ALTERNATIVE histories are like “alternative facts” at the moment: seemingly everyone is peddling them. First, Amazon gave us “The Man in the High Castle”, a loose take on Philip K. Dick’s novel envisioning America under Nazi and Japanese imperialist rule. Then the BBC, hungry for a piece of the alternate-history pie, responded with “SS-GB”, an adaptation of Len Deighton’s novel envisioning—what else—Britain under Nazi rule. “The Man in the High Castle” has just been recommissioned for a third season; “SS-GB”, midway through its five-episode run, looks set to be a handsomely mounted flop.

The shows have prompted the inevitable onslaught of think-pieces proclaiming the value of such stories at a time when even the Washington Post, not normally excitable, feels compelled to change its slogan to “Democracy Dies in Darkness”. But the genre is hardly new. Nazi-themed alternate histories date back to the months after the second world war. The latest instalments under this pulpy premise explore, with mixed results, what it means to resist—or collaborate with—an occupier.

But what if “SS-GB” and “The Man in the High Castle”, far from illuminating the ongoing threat to democracy, achieve the opposite? “The lurid mass movements of the 20th century—communist, fascist, and other—have bequeathed to our imaginations an outdated image of what 21st-century authoritarianism might look like,” wrote David Frum recently for the Atlantic. This gets to the heart of the problem with so many Nazi-themed alternate histories. Fixating on the iconography of Nazism—the jackboots, the swastikas, the fastidious SS officers twirling brightly polished canes (thanks, “SS-GB”)—risks fencing off fascism to a corner of central Europe in the middle of the 20th century. This runs the risk of obscuring a basic point about authoritarianism: it can happen to the best of us.

“If you believe that democracies can only be destroyed by the epitome of all evil, which is the Nazis, then certainly, that can blind us to some of the dangers,” says Gavriel David Rosenfeld, a history professor at Fairfield University and author of “The World Hitler Never Built: Alternate History and the Memory of Nazism”. “Because there are anti-democratic traditions in America that by themselves are threatening enough. We had Huey Long, we had Father Charles Coughlin in the 1930s—there was a domestic fascist scene here in the US.”

For all their nuance, both “SS-GB” and “The Man in the Castle” are, at root, hero narratives whose protagonists attempt to overthrow a foreign invading force. (The heroine of “The Man in the High Castle”, Juliana Crain, first appears on-screen practicing aikido; by the end of episode two, she’s putting her moves to use on a Nazi bounty hunter.) And yet, for those wishing to draw parallels with today, wouldn’t the Nazis’ rise be a more ripe area for exploration? As Jochem Bittner wrote in the New York Times last May, “Some people today imagine that Hitler sneaked up on Germany, that too few people understood the threat. In fact, many mainstream politicians recognised the danger but they failed to stop him. Some didn’t want to: The conservative parties and the nobility believed the little hothead could serve as their useful idiot…” The parallels many viewers see in today’s Washington are almost too obvious. Meanwhile on British shores, the unravelling mess that is the Labour Party is testimony to the dangers of having a divided and useless opposition.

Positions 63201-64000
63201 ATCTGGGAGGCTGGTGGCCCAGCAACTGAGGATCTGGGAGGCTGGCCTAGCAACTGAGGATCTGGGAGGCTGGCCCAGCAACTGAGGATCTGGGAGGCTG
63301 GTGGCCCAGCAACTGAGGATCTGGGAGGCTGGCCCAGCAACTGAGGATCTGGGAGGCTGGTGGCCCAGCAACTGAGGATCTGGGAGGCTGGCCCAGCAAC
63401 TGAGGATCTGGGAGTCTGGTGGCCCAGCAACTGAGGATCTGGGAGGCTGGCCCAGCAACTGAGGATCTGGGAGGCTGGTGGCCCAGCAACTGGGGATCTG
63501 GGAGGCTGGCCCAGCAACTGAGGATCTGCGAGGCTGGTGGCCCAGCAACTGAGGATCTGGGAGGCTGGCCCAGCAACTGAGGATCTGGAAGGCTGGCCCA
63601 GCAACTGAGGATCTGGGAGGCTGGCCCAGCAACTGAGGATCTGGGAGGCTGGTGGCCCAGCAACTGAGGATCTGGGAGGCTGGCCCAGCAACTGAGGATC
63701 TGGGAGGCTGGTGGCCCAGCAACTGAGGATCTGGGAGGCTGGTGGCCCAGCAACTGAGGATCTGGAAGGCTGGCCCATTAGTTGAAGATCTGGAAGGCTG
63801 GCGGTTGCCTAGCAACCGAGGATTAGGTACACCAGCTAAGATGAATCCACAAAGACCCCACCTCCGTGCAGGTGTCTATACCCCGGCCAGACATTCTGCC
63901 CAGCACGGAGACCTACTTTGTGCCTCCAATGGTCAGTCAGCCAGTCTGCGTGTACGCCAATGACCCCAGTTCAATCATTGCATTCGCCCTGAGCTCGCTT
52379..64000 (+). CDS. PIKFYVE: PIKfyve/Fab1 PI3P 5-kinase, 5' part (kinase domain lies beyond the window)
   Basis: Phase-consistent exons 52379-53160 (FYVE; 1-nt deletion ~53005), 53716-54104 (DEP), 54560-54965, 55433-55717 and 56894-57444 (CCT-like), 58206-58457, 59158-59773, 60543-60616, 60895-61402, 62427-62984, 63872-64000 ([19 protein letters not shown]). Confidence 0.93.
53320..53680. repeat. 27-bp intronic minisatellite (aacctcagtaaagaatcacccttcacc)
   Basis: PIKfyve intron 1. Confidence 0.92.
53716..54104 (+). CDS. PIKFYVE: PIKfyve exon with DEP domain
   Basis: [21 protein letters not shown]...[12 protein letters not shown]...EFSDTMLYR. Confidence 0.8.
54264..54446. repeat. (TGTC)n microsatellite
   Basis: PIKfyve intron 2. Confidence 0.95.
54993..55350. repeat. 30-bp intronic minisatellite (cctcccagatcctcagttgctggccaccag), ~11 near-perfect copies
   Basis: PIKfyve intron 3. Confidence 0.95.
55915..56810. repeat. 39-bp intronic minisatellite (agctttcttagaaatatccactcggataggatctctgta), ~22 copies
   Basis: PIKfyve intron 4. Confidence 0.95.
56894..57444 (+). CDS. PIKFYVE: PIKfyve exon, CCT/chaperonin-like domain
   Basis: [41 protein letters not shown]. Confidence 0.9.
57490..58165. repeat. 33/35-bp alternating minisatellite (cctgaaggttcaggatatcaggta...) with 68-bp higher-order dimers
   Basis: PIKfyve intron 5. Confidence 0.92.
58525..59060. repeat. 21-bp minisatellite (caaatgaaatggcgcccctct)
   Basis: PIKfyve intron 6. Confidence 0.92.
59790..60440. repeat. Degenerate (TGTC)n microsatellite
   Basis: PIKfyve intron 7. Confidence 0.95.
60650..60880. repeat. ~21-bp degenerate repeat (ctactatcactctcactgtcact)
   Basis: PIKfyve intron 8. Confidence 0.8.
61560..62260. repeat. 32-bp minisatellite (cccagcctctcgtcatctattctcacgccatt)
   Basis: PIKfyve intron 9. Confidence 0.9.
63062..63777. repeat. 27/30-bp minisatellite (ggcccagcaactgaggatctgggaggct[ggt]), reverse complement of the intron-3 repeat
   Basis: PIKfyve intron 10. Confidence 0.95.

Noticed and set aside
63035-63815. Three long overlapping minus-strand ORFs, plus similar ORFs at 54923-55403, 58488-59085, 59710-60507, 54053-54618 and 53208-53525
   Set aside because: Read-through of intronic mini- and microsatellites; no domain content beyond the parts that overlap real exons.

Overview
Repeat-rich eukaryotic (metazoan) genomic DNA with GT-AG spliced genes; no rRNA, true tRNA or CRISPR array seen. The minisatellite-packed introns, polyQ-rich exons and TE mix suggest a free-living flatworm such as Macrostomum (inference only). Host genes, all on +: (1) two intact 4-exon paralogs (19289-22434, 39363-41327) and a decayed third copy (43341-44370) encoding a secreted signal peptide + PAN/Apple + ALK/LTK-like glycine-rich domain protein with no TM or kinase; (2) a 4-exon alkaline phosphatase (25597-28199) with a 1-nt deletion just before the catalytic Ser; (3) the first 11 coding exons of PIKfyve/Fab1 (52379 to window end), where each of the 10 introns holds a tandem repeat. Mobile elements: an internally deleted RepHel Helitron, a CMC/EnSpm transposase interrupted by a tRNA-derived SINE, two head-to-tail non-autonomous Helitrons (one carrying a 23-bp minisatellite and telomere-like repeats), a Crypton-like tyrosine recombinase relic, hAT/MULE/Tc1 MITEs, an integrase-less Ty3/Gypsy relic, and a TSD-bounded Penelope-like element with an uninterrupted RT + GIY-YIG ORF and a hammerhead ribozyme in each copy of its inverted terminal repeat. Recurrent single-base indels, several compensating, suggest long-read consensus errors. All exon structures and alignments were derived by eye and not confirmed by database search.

Certainly, there is precedent for the “homegrown fascism” narrative in the history of alternate-history: CJ Sansom’s 2012 novel “Dominion” takes as its historical point of divergence the appointment of Lord Halifax, rather than Winston Churchill, as prime minister in 1940. Philip Roth’s “The Plot Against America” takes a similar tack in replacing Roosevelt in the White House with an isolationist president, as does “It Can’t Happen Here”, Sinclair Lewis’s 1935 novel intended as a wake-up call to American complacency in the face of fascism. (Sales of Lewis’s novel soared after Trump’s election in November.)

For Mr Rosenfeld, who nonetheless thinks that now is a “good time to be engaged in counterfactual history”, invoking the Nazis can be a form of attention-seeking in a culture increasingly drawn to political absolutes. “Some people would argue unless you invoke Nazis to highlight a new danger, no one will pay attention,” he says. “Like if it’s less than Nazi-grade in terms of threateningness, then it’s not worth paying attention.” Certainly, some of the parallels currently being drawn between Trump and Nazi Germany are overdone—for one, Trump is scary “not because he’s got some demonic agenda, but because he’s so unpredictable and unbalanced”. But this in turn raises another question: if the new authoritarianism comes in a different guise from its 20th-century predecessors, is it too much to hope for a dystopian fiction to match?